Tips for Treating ADHD When You Have No Insurance

Being without insurance doesn't have to mean you can't make progress against ADHD.  Here are some specific ideas to keep the cost of treatment as low as possible:

  1. The two least expensive ways to get diagnosed are either through a primary care physician that you are seeing for another reason or, sometimes, through a research study (these are hard to come by).  In the former case, make sure the physician prescribes generic medications, if you are going that route, to minimize cost.
  2. Sleep deprivation is a huge factor in the severity of ADHD symptoms.  Create a sleep routine that gets you 8 hours of sleep a night.  Tricks for this include: turning off all computers, televisions and interactive electronics an hour before bedtime; making sure you stop all stimulants (including coffee and tea) early enough in the day; listening to soft music; reading a book; create a routine that your body can adapt to.  This is FREE and very effective.
  3. Exercise also helps ADHD symptoms such as focus and mood stability (for a distinct period of time after exercising).  It has also been shown to be very effective in managing depression.  Aim for a minimum of 30 minutes of sweat-inducing exercise a day (or at least 4-5 times a week)
  4. Fish oil pills improve focus for those with ADHD.  There are less expensive brands - just make sure to get one that is pharmaceutical grade to avoid Mercury.  Dr. Hallowell recommends up to 5,000 mg a day for adults and up to 2,500 mg a day for children.  Check with your pharmacist or doctor for interactions with other medications (fish oil and blood thinners don't go well together, for example)
  5. There are many books to help you establish new structures to help manage ADHD.  You can get them from your library for free or used on Amazon for a few dollars.  Two of my favorites include ADD-Friendly Ways to Organize Your Life and More Attention/Less Deficit.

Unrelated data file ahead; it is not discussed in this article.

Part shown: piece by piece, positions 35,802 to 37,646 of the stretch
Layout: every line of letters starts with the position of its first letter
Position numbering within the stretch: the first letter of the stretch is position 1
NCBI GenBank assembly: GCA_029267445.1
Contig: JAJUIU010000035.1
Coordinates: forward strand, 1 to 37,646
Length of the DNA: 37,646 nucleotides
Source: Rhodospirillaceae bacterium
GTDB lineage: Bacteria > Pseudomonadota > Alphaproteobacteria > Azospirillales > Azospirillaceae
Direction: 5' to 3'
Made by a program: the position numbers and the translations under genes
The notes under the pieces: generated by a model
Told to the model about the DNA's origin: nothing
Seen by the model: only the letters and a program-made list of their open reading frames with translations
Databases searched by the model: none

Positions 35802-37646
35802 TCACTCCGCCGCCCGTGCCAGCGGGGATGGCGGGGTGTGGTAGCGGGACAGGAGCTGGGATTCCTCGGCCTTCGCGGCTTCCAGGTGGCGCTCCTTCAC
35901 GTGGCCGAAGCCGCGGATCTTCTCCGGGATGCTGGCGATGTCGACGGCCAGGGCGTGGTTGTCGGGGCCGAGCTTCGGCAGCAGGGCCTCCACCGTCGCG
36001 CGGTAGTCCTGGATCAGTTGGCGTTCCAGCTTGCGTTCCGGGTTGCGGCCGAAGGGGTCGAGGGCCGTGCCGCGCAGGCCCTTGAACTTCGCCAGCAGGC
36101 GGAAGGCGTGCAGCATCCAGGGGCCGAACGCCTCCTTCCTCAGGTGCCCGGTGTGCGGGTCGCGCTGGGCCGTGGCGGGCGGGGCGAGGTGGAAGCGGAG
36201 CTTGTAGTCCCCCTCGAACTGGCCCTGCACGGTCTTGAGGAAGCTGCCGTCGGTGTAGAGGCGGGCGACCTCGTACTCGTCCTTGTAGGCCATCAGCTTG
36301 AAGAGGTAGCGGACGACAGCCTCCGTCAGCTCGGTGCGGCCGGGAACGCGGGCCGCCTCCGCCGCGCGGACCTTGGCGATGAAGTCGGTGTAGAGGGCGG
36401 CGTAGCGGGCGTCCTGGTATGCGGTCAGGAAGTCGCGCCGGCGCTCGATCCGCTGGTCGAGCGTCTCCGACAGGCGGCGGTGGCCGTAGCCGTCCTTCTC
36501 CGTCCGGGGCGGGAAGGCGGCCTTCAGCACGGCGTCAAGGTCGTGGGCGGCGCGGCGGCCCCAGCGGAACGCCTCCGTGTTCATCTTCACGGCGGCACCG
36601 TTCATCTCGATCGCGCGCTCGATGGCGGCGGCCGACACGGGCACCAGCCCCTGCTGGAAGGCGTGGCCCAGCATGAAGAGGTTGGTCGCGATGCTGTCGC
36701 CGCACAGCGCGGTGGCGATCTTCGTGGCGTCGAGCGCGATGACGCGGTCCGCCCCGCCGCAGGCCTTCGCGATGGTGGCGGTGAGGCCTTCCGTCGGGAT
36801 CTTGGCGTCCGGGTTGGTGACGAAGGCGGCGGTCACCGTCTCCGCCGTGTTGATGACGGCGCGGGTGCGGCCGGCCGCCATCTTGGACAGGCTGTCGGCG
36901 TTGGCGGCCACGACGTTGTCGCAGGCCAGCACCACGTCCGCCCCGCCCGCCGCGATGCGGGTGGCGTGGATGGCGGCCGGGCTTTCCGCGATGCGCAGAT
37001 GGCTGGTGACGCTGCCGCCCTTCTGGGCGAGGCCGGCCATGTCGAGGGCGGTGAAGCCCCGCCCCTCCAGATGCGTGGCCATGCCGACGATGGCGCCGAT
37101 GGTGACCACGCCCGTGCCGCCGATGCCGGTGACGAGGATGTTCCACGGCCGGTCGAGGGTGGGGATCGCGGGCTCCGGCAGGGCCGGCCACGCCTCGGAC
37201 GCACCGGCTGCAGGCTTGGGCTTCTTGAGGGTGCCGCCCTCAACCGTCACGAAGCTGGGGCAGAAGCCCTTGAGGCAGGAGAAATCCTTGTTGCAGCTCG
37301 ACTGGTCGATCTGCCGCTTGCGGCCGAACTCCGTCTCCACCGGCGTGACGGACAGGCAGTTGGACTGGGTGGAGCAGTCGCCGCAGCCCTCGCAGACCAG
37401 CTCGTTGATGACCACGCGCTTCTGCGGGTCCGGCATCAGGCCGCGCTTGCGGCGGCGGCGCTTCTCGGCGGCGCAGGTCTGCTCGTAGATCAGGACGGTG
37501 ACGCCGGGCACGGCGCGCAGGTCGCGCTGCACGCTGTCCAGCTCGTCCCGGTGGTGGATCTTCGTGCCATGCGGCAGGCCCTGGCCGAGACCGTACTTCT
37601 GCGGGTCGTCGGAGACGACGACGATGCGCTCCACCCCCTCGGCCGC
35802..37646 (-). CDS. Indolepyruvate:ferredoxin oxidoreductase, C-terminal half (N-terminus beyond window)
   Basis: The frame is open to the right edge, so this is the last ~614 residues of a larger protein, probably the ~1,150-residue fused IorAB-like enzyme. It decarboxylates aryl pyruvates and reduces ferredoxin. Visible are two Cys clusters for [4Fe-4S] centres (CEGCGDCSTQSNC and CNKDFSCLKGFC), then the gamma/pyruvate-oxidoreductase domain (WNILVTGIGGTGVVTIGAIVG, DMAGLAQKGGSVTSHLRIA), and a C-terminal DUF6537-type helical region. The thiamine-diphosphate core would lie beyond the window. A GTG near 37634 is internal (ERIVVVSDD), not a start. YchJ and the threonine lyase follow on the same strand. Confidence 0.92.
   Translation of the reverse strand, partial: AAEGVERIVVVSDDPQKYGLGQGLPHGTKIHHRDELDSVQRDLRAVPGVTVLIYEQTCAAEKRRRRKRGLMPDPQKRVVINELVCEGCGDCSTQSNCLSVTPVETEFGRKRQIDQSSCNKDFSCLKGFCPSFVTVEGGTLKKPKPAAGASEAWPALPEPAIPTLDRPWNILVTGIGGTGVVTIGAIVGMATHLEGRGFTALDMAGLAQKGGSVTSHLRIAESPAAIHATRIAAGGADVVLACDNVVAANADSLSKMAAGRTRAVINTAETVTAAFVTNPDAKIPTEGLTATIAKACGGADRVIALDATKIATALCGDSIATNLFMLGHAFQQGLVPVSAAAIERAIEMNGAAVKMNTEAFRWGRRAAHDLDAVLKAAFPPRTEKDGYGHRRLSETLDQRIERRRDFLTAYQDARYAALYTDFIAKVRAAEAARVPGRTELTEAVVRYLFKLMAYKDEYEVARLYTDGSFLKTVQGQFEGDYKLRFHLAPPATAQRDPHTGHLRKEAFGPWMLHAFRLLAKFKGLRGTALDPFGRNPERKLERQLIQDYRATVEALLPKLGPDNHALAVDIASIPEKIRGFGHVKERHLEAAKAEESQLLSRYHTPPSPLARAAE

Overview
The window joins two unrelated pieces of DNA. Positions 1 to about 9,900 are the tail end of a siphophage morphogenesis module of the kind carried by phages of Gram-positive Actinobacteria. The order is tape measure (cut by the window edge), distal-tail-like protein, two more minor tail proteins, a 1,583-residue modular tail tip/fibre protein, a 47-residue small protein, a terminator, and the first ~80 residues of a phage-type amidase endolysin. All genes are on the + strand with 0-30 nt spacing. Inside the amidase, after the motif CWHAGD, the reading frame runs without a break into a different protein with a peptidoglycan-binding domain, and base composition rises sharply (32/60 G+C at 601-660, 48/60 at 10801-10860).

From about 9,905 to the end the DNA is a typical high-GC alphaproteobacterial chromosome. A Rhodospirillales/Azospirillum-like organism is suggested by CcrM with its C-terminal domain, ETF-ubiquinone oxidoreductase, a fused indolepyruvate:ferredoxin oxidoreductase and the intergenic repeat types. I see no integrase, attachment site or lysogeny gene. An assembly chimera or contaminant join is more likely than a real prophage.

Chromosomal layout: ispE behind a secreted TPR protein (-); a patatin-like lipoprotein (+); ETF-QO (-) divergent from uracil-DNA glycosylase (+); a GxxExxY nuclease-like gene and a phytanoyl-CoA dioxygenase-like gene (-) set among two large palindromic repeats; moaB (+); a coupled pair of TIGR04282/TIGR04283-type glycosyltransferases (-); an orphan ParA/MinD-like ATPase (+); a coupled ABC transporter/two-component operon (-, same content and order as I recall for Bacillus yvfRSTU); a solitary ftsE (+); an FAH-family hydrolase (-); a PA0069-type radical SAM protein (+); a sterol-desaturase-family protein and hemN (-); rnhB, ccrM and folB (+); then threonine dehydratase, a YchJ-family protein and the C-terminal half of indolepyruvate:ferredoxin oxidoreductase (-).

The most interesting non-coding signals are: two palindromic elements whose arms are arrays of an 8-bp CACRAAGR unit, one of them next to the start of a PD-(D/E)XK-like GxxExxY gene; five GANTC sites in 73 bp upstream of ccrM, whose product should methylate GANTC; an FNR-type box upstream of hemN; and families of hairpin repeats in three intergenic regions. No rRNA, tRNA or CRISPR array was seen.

6. Invest in an organization system that works for you.  Paper planners are fine if you can keep them with you (carry in your purse, perhaps).  Many people use their smart phones.  The reminders you can set and lists you can keep are an important tool for managing ADHD issues.  Inexpensive kitchen times can also help you manage time around the house.
  7. Get a (non-spouse) organization or exercise buddy to help keep you on track with your goals.  In the first case, perhaps someone who loves to organize and can help you with your closet, garage or other organizational issue (i.e. help you set up a system that will help you - perhaps with labels).  Scheduling regular exercise with a companion can help you stick to it, as well as be fun.
  8. There are many online resources where you can learn more about ADHD.  The best include ADDitude Magazine which also offers a quarterly magazine and forums; ADDclasses.com which has an extensive and good seminar series that you can access in real time for free (and historically for a small fee); and the ADDA seminar series and website.  Education about ADHD is critical to improving your situation.  The more you know, the better decisions you can make.
  9. If you can't afford therapy but need some couples work, my course might be a good alternative.  It's available in both a recorded and live format and information is here.  It's not free, but it's a good value for what it provides.